BlackBerry Passport Review: Type ‘P’ for Productivity?
We had written earlier on how the Passport was the first device from BlackBerry in ages (perhaps even the first ever) to elicit curiosity from passers by. And there is no doubt that if one were to line up all handsets in its price point, the BlackBerry Passport would stick out. Quite simply because there has never ever been anything quite like this. There have been devices with QWERTY keyboard before, but not with such a large, high-resolution display above them – at least not in candy bar form factor. The closest we can come to a device that attracted similar attention is the Nokia E90, the box-like Communicator that opened along the sides to reveal a larger display and a full QWERTY keyboard in a mini-laptop-like layout.
The Passport has been unfairly square-shaped in some quarters. It is definitely not that (the length and width are distinctly differently), but that said, at 90.3 mm, it certainly is one of the widest handsets out there (the Note 4, which seems big, is a mere 78.6 mm!), giving it a slightly slabbish appearance. Whether it looks good or bad, however, is going to be a matter of taste. Those addicted to large touchscreens with sliver like thickness will find it ghastly. However, we can see a lot of people falling in love with it too, simply because BlackBerry has done a decent design job.
So yes, there is no doubt that the Passport is big and unusual. But we really think that its strange form factor is going to be one of its strengths. We have not seen a phone that sticks out in a crowd as much since the E90. And just like that worthy, this one seems to have been designed for the corporate boardroom rather than the college campus.
Table of Contents
Throwing the spec kitchen sink!
In terms of the spec sheet, BlackBerry has pretty much thrown everything it has at the Passport. The display is the show stealer for sure – a 4.5 inch display with 1440 x 1440 resolution is staggering to even think of as is its pixel density of 453 ppi. Beneath that is a quad core Qualcomm Snapdragon 801 processor clocked at 2.26 Ghz, with 3GB RAM and 32 GB storage, with support for expandable memory up to 128 GB.
Connectivity options include 3G, LTE, Wi-Fi, Bluetooth, GPS and NFC. And even the camera has been given a fair bit of muscle – not only is it a 13.0-megapixel affair, but comes with optical image stabilisation. And running on top of all this is an updated version of the BlackBerry 10 OS – 10.3, which comes with the Amazon App Store pre-installed. Whatever you can accuse BlackBerry of as regards the Passport, it is certainly not of restraint in the hardware and software department. The kitchen sink hath been well and truly thrown at this gent.
You gotta learn the ropes…
But how does all this come together in terms of experience? Ah, the answer is a complex one. Let us make one thing absolutely clear at the outset – if you are one of those who has been spoiled silly by the ease of Android and iOS, you are going to find yourself snarling at this handset initially. In fact, even traditional BlackBerry users will find a few challenges here.
The size of course is awkward. When a correspondent had asked at its launch whether the device was not too big to be used one-handed, BlackBerry’s spokesperson had answered “we never said it is a one-handed device.” And that is really where the biggest challenge of using the Passport – the fact that you will almost always need both hands to really use it properly. Try using it one handed, and you will end up with a sore thumb and a palm (unless you happen to be The Hulk, of course). Even taking it out of your trouser pocket with one hand will seem difficult initially (it is easier in the case of a coat pocket, though).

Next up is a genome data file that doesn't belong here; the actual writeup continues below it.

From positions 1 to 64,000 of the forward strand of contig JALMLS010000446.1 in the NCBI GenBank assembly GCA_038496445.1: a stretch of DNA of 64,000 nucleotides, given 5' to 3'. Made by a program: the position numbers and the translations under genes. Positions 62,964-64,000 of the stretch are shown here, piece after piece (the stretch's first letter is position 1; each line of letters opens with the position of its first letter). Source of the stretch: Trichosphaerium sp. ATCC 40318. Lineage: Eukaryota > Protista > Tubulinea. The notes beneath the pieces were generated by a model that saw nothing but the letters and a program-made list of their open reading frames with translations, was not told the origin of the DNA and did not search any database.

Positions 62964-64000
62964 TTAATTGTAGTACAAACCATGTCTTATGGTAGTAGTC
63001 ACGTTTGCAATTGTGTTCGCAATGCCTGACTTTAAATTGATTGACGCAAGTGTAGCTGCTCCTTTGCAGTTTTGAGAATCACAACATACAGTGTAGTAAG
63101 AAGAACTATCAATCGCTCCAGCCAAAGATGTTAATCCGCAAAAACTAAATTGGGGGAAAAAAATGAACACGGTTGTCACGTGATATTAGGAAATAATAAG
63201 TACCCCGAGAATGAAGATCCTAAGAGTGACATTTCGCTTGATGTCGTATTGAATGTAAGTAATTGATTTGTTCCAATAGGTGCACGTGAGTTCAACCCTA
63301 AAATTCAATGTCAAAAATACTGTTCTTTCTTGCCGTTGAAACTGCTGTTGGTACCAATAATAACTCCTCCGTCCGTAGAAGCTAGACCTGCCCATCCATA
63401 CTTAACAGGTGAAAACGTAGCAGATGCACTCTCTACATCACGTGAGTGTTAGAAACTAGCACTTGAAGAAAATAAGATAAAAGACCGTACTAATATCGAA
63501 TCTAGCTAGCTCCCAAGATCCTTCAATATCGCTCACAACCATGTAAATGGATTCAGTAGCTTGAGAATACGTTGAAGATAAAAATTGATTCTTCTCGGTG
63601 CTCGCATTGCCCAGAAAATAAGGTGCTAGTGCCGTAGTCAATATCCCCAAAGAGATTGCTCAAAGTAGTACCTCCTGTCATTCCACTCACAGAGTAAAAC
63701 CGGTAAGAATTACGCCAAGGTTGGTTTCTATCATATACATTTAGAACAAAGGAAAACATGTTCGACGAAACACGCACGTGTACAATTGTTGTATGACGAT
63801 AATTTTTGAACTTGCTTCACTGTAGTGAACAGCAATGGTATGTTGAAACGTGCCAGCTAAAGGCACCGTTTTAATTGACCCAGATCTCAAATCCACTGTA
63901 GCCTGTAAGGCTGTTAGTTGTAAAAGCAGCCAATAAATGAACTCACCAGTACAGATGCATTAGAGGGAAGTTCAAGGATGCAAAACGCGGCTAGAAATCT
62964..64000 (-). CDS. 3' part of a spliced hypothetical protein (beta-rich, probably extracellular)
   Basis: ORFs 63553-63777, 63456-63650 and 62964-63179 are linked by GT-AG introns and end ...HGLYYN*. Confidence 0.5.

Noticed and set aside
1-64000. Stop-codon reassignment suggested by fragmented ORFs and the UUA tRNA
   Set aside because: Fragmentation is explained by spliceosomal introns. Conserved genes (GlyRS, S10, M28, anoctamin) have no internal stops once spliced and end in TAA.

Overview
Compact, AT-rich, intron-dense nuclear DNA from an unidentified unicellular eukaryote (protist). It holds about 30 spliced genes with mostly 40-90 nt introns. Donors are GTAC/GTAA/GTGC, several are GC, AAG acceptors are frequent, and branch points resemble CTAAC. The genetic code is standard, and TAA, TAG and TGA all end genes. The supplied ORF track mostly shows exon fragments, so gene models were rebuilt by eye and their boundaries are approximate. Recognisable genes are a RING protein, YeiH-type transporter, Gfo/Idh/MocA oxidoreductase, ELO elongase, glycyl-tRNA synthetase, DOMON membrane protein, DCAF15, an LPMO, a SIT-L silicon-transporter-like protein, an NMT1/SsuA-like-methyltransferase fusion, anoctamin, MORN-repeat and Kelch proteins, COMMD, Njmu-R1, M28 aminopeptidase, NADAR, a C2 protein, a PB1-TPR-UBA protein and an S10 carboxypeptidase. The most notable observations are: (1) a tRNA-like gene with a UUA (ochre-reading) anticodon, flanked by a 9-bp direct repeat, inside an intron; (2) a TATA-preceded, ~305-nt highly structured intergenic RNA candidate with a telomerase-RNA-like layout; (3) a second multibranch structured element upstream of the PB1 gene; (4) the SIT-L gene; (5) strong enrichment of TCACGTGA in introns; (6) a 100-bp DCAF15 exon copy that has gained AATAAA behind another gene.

The QWERTY keyboard, as we mentioned, is only a three row affair, and there are no dedicated buttons for calls and shortcuts. Yes, a panel of icons and numbers keeps appearing onscreen as you type, but basically you have to keep reaching up to touch them, which makes the whole experience a bit odd. BlackBerry has added a touchpad like functionality to the keyboard, so you can actually scroll up and down by swiping on it, and you can also choose options suggested by the superb text prediction system by swiping upwards towards the relevant word. It however, takes some getting used to, just as using an onscreen keypad to dial numbers does – you will actually need two hands to even dial numbers at times. And if you have never used BlackBerry 10 OS, there is also the whole business of swipe up to unlock a screen and to minimise an app to get the hang of as well. There’s no getting around it – the Passport comes with a steep learning curve by modern OS and UI standards, especially if you have never used a BlackBerry 10 device before.
…and then let rip!
But once you DO get the hang of it (it took us close to two days in the course of which we cursed the keyboard, the location of the spacebar, the size of the spacebar, the absence of numeric keys, the width of the device and so on), you can be assured of a rather unique experience. For, the Passport is perhaps the only phone out there that has been tailormade for reading and writing. That extremely high resolution display lets you see almost as much text at one go as you can on a regular desktop, with stunning clarity. It becomes particularly impressive while working on spreadsheets as you can see several columns without having to switch the phone to landscape mode (in fact, we have never had to switch the phone to that mode). The device comes with the Documents to Go office suite pre-installed, which is a very handy addition indeed, as it lets you create, edit and view documents and spreadsheets and view and edit presentations on the device itself. The keys seem a bit stiff initially but are responsive and make for some very comfortable typing, once you work out your grip on the device (we found cradling it between our two palms working best), while not quite in the league of the Q10. BlackBerry’s predictive text remains one of the best we have seen and after a stage, we were answering messages and mails by simply a series of upward swipes rather than key presses.